Right now, students know where the residence halls are, they know what a Gryphon is, and we want to take that to the next level and this is one way in which we can do that. It’s building a connection, and not just a program on that floor, but something they are already interested in with people from Lehigh.
Director Ashley Lemmons of the Office of Residence Life weighed in on the idea of including faculty members in residence halls and what studies have shown to support it.
Residential colleges and the aforementioned forms of contemporary residence education programs share a common goal of seeking to integrate in-class learning with out-of- class experiences in residential settings. What distinguishes classic residential colleges from other forms of residence education is the level and quality of faculty involvement. In residential colleges found in leading universities, faculty and students live and work in shared residential facilities. Since the publication of the landmark study Involvement in Learning: Realizing the Potential of Higher Education, published by the National Institute of Education in 1984, numerous reports have called for increased emphases on improving teaching and learning, increasing student involvement in learning, and integrating in-class and out-of- class learning. The benefits for students derived from simply living on campus, as opposed to living off campus, are well documented. Living on campus has been linked to increases in aesthetic, cultural, and intellectual values; increases in self-concept, intellectual orientation, autonomy, and independence; gains in tolerance, empathy, and interpersonal skills; persistence in college; and degree attainment. A 1998 meta-analysis by Gregory Blimling of studies published from 1966 through June 1997 shows, however, that residential colleges, as compared to conventional halls, increase students’ academic performance and retention and enhance the social climate of the living unit.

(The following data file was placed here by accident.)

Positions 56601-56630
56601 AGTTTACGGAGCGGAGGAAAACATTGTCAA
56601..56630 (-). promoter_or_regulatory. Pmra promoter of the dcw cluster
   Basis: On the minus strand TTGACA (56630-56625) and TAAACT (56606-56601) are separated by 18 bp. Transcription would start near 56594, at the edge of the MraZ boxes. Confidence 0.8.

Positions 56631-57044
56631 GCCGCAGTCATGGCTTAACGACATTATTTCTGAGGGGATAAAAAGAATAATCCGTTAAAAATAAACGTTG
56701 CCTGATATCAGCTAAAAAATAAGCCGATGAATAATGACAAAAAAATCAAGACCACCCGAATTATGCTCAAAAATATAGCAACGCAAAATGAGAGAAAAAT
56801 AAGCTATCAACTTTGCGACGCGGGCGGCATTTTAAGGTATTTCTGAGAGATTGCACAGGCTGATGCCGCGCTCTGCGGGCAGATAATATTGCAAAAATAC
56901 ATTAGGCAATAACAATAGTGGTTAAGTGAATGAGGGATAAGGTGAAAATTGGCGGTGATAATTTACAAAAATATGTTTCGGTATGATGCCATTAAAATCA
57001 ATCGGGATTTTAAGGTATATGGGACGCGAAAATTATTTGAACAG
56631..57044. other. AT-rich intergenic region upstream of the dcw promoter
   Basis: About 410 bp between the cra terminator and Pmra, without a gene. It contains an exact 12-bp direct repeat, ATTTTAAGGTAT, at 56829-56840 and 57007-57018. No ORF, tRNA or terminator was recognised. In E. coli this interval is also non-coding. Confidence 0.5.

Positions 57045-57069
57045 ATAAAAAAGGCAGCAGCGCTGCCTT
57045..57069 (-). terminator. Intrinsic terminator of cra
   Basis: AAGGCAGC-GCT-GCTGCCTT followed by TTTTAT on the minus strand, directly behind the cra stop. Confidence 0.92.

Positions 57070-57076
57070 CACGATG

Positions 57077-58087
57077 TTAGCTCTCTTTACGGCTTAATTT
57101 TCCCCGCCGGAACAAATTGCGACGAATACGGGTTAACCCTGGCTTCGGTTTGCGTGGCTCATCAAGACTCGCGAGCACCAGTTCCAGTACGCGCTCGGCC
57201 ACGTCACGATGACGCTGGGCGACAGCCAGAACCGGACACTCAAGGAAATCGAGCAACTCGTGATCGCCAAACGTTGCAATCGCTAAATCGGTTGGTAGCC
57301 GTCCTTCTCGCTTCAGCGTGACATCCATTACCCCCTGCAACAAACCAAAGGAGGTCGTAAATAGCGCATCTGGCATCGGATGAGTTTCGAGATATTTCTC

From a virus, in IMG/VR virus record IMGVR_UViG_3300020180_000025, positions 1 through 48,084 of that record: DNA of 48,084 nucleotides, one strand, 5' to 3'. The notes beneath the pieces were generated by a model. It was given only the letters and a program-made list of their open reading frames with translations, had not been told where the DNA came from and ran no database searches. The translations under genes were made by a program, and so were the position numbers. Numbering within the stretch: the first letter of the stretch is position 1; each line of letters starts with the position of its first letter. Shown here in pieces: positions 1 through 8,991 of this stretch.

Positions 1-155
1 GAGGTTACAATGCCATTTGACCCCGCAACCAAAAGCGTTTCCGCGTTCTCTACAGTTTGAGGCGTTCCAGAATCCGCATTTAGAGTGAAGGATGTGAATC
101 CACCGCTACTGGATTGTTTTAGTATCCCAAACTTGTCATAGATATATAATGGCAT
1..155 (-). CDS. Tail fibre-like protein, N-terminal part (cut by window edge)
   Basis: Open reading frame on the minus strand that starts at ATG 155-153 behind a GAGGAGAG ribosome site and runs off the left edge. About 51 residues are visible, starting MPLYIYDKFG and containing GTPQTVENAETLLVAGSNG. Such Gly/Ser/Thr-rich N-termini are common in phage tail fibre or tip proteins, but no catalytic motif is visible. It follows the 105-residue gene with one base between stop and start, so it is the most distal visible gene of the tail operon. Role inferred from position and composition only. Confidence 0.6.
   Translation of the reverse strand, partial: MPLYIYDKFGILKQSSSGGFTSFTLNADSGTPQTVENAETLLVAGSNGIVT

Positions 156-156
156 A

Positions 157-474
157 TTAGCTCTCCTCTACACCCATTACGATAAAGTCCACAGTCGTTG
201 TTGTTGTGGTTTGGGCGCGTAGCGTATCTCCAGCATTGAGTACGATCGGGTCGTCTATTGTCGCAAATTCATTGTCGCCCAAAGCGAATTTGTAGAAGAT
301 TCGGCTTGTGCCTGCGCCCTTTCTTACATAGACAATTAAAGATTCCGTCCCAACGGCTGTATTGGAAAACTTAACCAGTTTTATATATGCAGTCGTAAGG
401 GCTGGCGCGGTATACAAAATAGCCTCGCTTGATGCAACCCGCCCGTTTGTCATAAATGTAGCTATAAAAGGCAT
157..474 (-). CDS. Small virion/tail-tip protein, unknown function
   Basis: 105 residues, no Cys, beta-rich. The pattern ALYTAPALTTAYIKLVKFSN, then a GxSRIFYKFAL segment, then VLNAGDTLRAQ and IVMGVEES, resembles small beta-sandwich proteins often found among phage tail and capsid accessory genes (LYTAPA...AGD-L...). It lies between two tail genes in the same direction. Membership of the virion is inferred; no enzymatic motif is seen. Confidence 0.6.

For more on the Themed Communities, here are descriptions on each of the first-year communities offered for the 2016-2017 year:
Live.Learn.Serve.: Through community service, students will explore what it means to be an active citizen with one’s local community and discover how personal contributions and community assets can collectively strengthen one’s community.